BRITTON, John (1771–1857), antiquary and topographer. Autograph letter signed in third person to Miss Innes, 8vo, 1 side of a bifolium with blank addressed to “Miss Innes Gt Queen St”, April 2 1829, apologising that he has not yet had time “to devote to her essay; & from the pressure of his engagements will not be able to read it in less than 2 or 3 weeks” but adds that he is anxious to do something to forward her views and promote her interest when he can. On the address panel a pencil written list of 9 place names. Piece of paper torn from the integral blank from the broken seal, and two mounting marks on the blank.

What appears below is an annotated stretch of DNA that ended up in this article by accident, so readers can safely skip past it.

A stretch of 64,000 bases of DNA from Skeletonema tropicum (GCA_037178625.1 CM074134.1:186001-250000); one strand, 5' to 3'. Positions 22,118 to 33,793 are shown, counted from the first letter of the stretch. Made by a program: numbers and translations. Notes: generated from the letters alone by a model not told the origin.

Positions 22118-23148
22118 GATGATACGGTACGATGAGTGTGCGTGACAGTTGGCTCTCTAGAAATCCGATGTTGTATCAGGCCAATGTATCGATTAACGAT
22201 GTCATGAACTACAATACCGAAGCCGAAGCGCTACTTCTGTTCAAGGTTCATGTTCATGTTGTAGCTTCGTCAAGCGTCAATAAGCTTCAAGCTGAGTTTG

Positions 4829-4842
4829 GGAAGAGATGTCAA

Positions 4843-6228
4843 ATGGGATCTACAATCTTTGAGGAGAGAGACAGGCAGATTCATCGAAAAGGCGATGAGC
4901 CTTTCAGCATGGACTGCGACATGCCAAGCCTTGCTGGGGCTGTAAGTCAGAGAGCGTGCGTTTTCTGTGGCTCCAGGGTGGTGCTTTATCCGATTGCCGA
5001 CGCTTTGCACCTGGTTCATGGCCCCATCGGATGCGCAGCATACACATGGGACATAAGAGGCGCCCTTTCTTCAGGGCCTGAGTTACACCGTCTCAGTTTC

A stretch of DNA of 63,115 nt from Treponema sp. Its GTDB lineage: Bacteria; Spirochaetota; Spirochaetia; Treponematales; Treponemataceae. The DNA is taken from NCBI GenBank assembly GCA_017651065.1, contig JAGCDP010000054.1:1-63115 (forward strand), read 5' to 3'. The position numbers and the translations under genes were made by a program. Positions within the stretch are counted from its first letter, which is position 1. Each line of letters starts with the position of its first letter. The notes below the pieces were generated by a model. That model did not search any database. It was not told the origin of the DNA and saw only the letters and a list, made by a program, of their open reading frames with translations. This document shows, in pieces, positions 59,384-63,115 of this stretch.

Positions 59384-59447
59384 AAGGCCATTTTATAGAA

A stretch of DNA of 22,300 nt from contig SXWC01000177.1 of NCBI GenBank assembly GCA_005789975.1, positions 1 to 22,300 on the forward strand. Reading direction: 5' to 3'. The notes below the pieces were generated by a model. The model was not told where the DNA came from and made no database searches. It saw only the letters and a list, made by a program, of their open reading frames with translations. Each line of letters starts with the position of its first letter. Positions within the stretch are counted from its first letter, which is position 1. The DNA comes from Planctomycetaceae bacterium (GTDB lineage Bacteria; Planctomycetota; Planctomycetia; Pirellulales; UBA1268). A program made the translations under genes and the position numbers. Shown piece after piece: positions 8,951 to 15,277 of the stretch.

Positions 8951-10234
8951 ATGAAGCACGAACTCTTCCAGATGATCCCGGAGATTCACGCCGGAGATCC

John Britton is best known for his topographical publications, not least The Beauties of England and Wales written with Edward Brayley and others, which ran to twenty-seven bound volumes and took twenty years to complete. Other major undertakings include his Architectural Antiquities of Great Britain (9 vols., 1805–1814) and Cathedral Antiquities of England (14 vols., 1814–1835), amongst many other fine works. In 1845 a Britton Club was formed, and a sum of £1000 was subscribed and given to Britton, who was subsequently granted a civil list pension by Disraeli, then chancellor of the exchequer.
There is just a chance that Britton’s correspondent was Miss Maria Innes (1795-1880) who with her sisters Anne and Eliza produced in 1827-1829 The Annual Peerage under the name of the herald Edmund Lodge (1756-1839).